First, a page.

150 episodes

David Remnick is joined by The New Yorker’s award-winning writers, editors and artists to present a weekly mix of profiles, storytelling, and insightful conversations about the issues that matter — plus an occasional blast of comic genius from the magazine’s legendary Shouts and Murmurs page. The New Yorker has set a standard in journalism for generations and The New Yorker Radio Hour gives it a voice on public radio for the first time. Produced by The New Yorker and WNYC Studios.
WNYC Studios is a listener-supported producer of other leading podcasts including Radiolab, On the Media, Snap Judgment, Death, Sex & Money, Here’s the Thing with Alec Baldwin, Nancy and many more.
© WNYC Studios

The New Yorker Radio Hour WNYC

    • News Commentary
    • 4.8, 8 Ratings

David Remnick is joined by The New Yorker’s award-winning writers, editors and artists to present a weekly mix of profiles, storytelling, and insightful conversations about the issues that matter — plus an occasional blast of comic genius from the magazine’s legendary Shouts and Murmurs page. The New Yorker has set a standard in journalism for generations and The New Yorker Radio Hour gives it a voice on public radio for the first time. Produced by The New Yorker and WNYC Studios.
WNYC Studios is a listener-supported producer of other leading podcasts including Radiolab, On the Media, Snap Judgment, Death, Sex & Money, Here’s the Thing with Alec Baldwin, Nancy and many more.
© WNYC Studios

    The State of the Biden Campaign

    The State of the Biden Campaign

    Joe Biden all but locked up the Democratic Presidential nomination just as the coronavirius crisis began triggering national lockdowns. Now he faces an economic disaster and a public-health emergency that prevent traditional campaigning, which may help Biden if swing voters blame the incumbent for the state of the nation. But Biden faces his own heavy baggage: admissions of inappropriate touching of women, an accusation of assault, and a blemished record on racial justice. Amy Davidson Sorkin, Eric Lach, Katy Waldman, and Jelani Cobb reflect on the Biden campaign and on the candidate’s past leadership. Cobb, who discusses Biden’s history with police reform and the 1994 Crime Bill, says that one thing is almost certain: whatever gaffes that the gaffe-prone candidate may utter, the Trump Administration will create a bigger headline five minutes later. Plus, David Remnick interviews the South Carolina congressman James Clyburn, who is the most senior African-American in Congress. Clyburn helped Joe Biden win the critical South Carolina primary, and he defends Biden’s controversial record on issues of racial justice.

    • 30 min
    Laura Marling, a Briton in Los Angeles

    Laura Marling, a Briton in Los Angeles

    The thirty-year-old British singer/songwriter Laura Marling has produced seven albums of dense but delicate folk music, starting when she was only eighteen. After several years touring on the road, she tells John Seabrook, she found herself in Los Angeles. Speaking at The New Yorker Festival in October, 2017, she explained how, growing up, her father played her a lot of Joni Mitchell, and the influence stuck. In Los Angeles, she felt that many of the musicians she had long idolized were still “there in the hills, looking down on the city.”

    Marling performed her songs “Daisy,” and “The Valley,” accompanying herself on guitar.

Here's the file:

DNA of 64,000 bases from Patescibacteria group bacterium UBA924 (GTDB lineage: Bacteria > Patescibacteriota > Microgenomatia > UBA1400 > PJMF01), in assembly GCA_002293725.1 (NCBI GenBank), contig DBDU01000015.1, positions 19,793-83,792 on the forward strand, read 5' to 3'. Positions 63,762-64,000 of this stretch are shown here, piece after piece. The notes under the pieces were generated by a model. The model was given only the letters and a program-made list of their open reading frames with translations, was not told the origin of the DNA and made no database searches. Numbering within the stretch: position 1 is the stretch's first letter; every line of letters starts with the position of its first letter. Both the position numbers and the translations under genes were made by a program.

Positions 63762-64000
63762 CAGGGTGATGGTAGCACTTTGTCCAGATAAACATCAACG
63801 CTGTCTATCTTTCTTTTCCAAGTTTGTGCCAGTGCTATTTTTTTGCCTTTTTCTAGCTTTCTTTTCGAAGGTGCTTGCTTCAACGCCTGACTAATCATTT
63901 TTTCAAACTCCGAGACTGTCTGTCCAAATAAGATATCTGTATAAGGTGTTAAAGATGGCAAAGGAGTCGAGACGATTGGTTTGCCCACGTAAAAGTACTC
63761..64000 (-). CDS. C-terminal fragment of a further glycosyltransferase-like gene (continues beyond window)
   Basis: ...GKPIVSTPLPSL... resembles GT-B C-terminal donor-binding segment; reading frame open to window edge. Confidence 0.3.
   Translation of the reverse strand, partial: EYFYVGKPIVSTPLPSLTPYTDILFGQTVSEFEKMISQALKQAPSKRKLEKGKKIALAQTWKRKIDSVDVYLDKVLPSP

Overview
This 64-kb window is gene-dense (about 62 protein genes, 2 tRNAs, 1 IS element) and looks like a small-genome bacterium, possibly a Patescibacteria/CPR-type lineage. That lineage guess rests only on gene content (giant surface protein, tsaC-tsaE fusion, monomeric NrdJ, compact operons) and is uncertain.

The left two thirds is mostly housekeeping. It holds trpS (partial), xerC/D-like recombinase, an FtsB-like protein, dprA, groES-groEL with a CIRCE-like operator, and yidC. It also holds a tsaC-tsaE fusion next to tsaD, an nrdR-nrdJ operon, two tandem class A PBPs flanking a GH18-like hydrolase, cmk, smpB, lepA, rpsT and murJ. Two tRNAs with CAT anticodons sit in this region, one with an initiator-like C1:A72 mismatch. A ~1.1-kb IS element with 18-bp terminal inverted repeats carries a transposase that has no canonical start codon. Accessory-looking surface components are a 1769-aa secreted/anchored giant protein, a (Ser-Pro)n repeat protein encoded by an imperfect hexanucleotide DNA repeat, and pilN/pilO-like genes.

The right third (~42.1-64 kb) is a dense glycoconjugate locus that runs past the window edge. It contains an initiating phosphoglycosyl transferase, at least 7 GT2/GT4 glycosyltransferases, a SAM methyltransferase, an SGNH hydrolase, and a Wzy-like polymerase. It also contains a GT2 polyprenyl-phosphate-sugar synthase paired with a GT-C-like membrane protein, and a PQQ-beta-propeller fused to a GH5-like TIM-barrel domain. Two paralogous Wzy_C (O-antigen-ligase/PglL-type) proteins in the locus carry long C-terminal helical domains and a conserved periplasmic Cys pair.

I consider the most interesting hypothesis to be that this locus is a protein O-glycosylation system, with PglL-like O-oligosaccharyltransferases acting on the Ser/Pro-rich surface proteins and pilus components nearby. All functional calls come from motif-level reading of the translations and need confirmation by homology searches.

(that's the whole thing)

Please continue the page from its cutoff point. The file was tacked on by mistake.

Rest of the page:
This story originally aired January 26, 2018.

    • 15 min
    Hasan Minhaj and Kenan Thompson

    Hasan Minhaj and Kenan Thompson

    The 2019 New Yorker Festival was the twentieth edition of the annual event, and it was particularly star-studded. This program features interviews with Kenan Thompson, the longest-running cast member of “Saturday Night Live,” and Hasan Minhaj, the “Daily Show” veteran whose Netflix show “Patriot Act” won both an Emmy and a Peabody Award.

    • 34 min
    Keeping Released Prisoners Safe and Sane

    Keeping Released Prisoners Safe and Sane

    Starting this spring, many states began releasing some inmates from prisons and jails to try to reduce the spread of COVID-19. But a huge number of incarcerated people are mentally ill or addicted to drugs, or sometimes both. When those people are released, they may lose their only consistent access to treatment. Marianne McCune, a reporter for WNYC, spent weeks following a psychiatrist and a social worker as they tried to locate and then help some recently released patients at a time of uncertainty and chaos. 

    This is a collaboration between The New Yorker Radio Hour and WNYC’s “The United States of Anxiety.”

    • 29 min
    Hilton Als’s Homecoming and the March for Queer Liberation

    Hilton Als’s Homecoming and the March for Queer Liberation

    In the summer of 1967, a young black boy in Brooklyn was shot in the back by a police officer. The writer Hilton Als recalls the two days of “discord and sadness” that followed, and reflects on the connection between those demonstrations and this summer’s uprising following the killing of George Floyd. Plus, an activist group sees an opportunity to reclaim the mantle of gay pride after New York cancels its official parade. 

    • 19 min
    Live at Home Part II: Phoebe Bridgers

    Live at Home Part II: Phoebe Bridgers

    Phoebe Bridgers’s tour dates were cancelled—she was booked at Madison Square Garden, among other venues—so she performs songs from her recent album, “Punisher,” from home. The critic Amanda Petrusich talks about the joys of Folkways records, and the novelist Donald Antrim talks about a year in which he suffered from crippling depression and rarely left his apartment, finding that only music could be a balm for his isolation and fear.

    • 31 min

Customer Reviews

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